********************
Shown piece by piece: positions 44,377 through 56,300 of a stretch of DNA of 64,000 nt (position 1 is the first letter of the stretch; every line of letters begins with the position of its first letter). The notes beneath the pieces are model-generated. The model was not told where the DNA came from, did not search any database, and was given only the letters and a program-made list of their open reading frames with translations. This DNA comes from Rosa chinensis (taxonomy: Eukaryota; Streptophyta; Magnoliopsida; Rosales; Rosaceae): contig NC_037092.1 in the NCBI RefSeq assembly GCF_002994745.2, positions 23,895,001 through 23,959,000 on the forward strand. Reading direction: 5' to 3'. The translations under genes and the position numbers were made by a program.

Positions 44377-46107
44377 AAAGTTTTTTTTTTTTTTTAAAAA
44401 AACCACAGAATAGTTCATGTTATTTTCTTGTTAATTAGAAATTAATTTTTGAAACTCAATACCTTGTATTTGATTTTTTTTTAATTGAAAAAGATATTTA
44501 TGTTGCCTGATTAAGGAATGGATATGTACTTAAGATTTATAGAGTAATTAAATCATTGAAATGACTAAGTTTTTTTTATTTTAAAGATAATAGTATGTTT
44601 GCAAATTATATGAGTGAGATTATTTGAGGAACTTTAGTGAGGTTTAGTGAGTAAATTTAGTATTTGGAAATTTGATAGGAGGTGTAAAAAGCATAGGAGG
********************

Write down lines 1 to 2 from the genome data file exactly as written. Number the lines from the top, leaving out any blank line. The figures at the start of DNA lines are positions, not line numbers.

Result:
Shown piece by piece: positions 44,377 through 56,300 of a stretch of DNA of 64,000 nt (position 1 is the first letter of the stretch; every line of letters begins with the position of its first letter). The notes beneath the pieces are model-generated. The model was not told where the DNA came from, did not search any database, and was given only the letters and a program-made list of their open reading frames with translations. This DNA comes from Rosa chinensis (taxonomy: Eukaryota; Streptophyta; Magnoliopsida; Rosales; Rosaceae): contig NC_037092.1 in the NCBI RefSeq assembly GCF_002994745.2, positions 23,895,001 through 23,959,000 on the forward strand. Reading direction: 5' to 3'. The translations under genes and the position numbers were made by a program.

Positions 44377-46107